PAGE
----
Memories and Advice from a Former Wrestler, Part 1
In December, Don Lehman, webmaster of the West York (PA) Wrestling Alumni website, asked me for an interview regarding my scholastic wrestling career and my involvement in wrestling throughout my life. The reason he was interested in interviewing me is because I competed against a West York opponent my final bout as a high school wrestler. I told him I would be glad to accommodate him. Below are excerpts from the interview, part one of two.
Don Lehman - After reading your resume, I guess I can safely say that the sport of wrestling has been a huge part of your entire life! At what age did you take up the sport of wrestling... and who were your early mentors up in the Shamokin (PA) area of Pennsylvania?
Bill Welker - I began wrestling in the third grade. We had a six-week wrestling program in elementary school which concluded with an intra-squad tournament in the high school gym sponsored by the Key Club. Varsity wrestlers were the officials and no one ever complained.
My coaches were Mr. Delbaugh, Mr. Artman, Mr. Dapra (state runner-up) and Mr. Cawthern (regional champion). They taught us only the basics, absolutely no fancy stuff. But, what was just as unique, none of them had a son on the team. They coached out of their love for the sport, not to protect the interests of their off-spring, which you often witness today.
Don Lehman - Dr. Welker, your wrestling accomplishments at Shamokin HS are exceptional ... 85 high school victories in a three-year span with three Sectional titles, three District IV titles, two Northeastern Regional titles, a PIAA State second place and a PIAA State title! I know you give a lot of credit for your success to Coach Mal Paul and Coach Lyman "Beans" Weaver of Shamokin HS. Tell me a little about the technique drilling and physical training emphasized and taught by these two fine gentlemen during your high school career.
Bill Welker - I can still remember the first day I walked into the Shamokin High School wrestling room. I was in awe with the two icons of Shamokin's "Golden Age" of wrestling - Mal Paul and Lyman "Beans" Weaver. Their success as wrestling coaches was their emphasis on drill work, be it takedowns, rides and pinning combinations, or escapes and reversals.
We were introduced to situation wrestling, round robin workouts and chain wrestling on the bottom. Back then, it wasn't one escape or reversal move and stop, but combinations of escape-reversal maneuvers, constantly moving and changing directions.
Their primary area of emphasis was takedown instruction. In fact, our adversaries referred to the Shamokin "Greyhound" wrestling team as "Double Leg" High School.
Finally, when it came to physical training, they kept us moving all the time. If we weren't wrestling, we were running. If we weren't running, we were climbing ropes multiple times, arms only. In essence, we were continually moving throughout the entire practice.
No wonder Coach Mal Paul and his assistant Lyman "Beans" Weaver were both inducted into the National Wrestling Hall of Fame - Pennsylvania Chapter. They were truly "masters of the mat sport."
Don Lehman - Did you do any off-season training, such as weight-lifting or running... to prepare for the sport of wrestling?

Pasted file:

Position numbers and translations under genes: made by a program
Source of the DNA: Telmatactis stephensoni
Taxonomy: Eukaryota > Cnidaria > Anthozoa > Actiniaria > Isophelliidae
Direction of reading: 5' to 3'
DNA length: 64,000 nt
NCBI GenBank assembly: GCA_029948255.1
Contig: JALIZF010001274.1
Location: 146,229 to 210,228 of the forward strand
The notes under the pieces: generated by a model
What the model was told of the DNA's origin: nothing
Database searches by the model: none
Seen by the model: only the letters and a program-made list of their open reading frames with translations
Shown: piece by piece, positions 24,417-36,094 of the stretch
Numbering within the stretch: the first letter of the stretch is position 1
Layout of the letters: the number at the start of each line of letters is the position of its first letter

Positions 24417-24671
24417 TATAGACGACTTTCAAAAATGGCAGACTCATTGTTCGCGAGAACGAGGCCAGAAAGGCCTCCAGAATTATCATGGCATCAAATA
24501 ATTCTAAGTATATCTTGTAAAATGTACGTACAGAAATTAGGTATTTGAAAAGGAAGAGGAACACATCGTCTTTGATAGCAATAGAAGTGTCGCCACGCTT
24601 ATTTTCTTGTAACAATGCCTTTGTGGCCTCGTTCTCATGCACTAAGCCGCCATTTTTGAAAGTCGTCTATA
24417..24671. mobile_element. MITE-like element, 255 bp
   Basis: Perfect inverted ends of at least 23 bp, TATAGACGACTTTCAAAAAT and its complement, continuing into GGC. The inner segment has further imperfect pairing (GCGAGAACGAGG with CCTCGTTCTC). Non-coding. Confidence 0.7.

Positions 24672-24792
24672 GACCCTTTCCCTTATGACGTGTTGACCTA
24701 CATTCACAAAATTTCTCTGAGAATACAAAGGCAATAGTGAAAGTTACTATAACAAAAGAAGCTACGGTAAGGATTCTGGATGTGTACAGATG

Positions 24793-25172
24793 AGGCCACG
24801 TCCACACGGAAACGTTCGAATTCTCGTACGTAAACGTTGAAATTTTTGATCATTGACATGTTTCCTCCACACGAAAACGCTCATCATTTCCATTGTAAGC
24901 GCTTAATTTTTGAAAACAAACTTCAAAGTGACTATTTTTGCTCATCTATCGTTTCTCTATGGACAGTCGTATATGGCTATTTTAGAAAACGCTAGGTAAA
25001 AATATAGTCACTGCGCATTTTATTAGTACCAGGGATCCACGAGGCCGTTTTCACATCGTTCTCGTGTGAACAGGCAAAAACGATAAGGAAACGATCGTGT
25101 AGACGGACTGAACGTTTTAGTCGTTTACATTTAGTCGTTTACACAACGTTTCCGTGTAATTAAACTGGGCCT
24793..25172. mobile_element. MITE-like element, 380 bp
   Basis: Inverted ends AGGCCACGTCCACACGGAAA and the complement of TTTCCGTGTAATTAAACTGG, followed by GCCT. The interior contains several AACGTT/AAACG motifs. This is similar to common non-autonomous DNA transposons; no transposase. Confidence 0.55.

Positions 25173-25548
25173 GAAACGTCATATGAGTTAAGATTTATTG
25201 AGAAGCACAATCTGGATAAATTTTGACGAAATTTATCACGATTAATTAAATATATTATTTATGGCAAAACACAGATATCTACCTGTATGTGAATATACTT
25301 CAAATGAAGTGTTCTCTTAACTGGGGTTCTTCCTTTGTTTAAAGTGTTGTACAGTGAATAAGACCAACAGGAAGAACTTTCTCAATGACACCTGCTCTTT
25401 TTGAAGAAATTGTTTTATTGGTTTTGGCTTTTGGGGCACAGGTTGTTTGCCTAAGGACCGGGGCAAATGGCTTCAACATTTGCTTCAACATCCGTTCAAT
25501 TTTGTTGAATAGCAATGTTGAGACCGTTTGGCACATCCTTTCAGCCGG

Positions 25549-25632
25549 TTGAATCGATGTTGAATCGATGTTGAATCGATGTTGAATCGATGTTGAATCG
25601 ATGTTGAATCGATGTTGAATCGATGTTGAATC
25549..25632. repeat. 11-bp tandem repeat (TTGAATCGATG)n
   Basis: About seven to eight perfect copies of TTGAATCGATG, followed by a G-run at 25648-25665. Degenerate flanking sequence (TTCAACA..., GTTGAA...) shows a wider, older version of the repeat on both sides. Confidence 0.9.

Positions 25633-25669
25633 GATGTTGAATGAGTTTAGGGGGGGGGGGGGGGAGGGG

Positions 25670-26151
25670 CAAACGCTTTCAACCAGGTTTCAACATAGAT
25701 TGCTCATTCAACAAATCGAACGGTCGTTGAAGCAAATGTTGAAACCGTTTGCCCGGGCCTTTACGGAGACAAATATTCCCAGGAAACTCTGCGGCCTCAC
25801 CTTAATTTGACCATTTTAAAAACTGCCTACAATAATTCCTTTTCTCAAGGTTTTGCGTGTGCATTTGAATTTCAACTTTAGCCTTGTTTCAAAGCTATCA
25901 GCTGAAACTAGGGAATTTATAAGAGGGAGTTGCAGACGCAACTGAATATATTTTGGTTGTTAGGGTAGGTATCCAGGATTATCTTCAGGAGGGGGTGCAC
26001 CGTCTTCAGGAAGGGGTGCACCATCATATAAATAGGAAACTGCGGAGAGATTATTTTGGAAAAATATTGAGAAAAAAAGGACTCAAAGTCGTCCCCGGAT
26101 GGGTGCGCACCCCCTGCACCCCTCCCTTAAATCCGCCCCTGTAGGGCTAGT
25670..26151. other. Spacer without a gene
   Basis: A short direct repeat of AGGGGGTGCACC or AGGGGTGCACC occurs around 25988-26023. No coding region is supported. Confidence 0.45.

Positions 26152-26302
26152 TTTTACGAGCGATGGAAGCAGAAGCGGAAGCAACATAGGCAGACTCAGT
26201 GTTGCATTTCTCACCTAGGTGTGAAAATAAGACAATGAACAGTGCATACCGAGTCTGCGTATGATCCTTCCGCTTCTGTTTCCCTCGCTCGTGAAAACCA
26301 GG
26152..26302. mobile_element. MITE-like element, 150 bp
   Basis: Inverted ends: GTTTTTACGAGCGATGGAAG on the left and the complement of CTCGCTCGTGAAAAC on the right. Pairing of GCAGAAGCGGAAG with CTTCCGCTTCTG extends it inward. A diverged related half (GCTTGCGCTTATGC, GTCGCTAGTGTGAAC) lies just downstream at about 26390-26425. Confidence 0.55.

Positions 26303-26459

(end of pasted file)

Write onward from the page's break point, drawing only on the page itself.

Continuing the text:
Bill Welker - Unlike today's philosophy of just specializing in one sport, we in the 1960's were influenced by our coaches to participant in various sports during the course of the year.
I also participated in football as a junior high student. In high school, I played baseball and golfed off-season; we didn't have a track program at the time. I also remember lifting weights three days a week and running in the summer.
Whereas contemporary coaches place emphasis on their wrestlers competing in various off-season tournaments, our mentors stressed attendance at summertime wrestling clinics to fine tone our mat skills. My clinic mentors included the likes of Chris Poff, Edwin Peery (3-time NCAA Wrestling Champion), Henry "Red" Campbell, LeRoy Alitz (Army's Hall of Fame coach), and Gerry Leeman (Lehigh's legendary mat mentor, Olympic Sliver Medalist and NCAA Wrestling Champion). I was indeed surrounded by the best coaches during my competitive days.
My advice to contemporary wrestlers who attend clinics - don't try to learn as many new moves as you can, but instead (1) observe the clinicians carefully when they are demonstrating moves you use to see how you can execute them more effectively and (2) take home one new wrestling maneuver in each area of wrestling you like, and add it to your total mat repertoire of moves.
Don Lehman - As a senior, you reached the 1965 112lb. PIAA State Wrestling finals... and your opponent was West York High School's Dana Luckenbaugh. What did you and your coaches know about Dana before the match... and, walk me through your mental approach?
Bill Welker - Coach Paul and Coach Weaver were exceptional when it came to scouting our opponents. Their analytical abilities in evaluating our adversaries mat skills were nonpareil.
I don't remember the specifics of our strategy for wrestling Dana Luckenbaugh, but I do know my general "game plan" for the match. I was aware that Dana was an exceptional pinner, strong and very aggressive. My strategy was to slow down the pace of the match to get Dana away from his style of wrestling. In other words, I wanted to keep him off-balance regarding the tactics he normally felt comfortable with during a match. My goal was to keep the match close until the third period and then let loose. Everything worked as planned when Dana and I reached the final period of the bout. In fact, the score was tied 3-3 at that point. Victory and a second state championship was mine for the taking since I was down the third period, and escapes and reversals were my forte.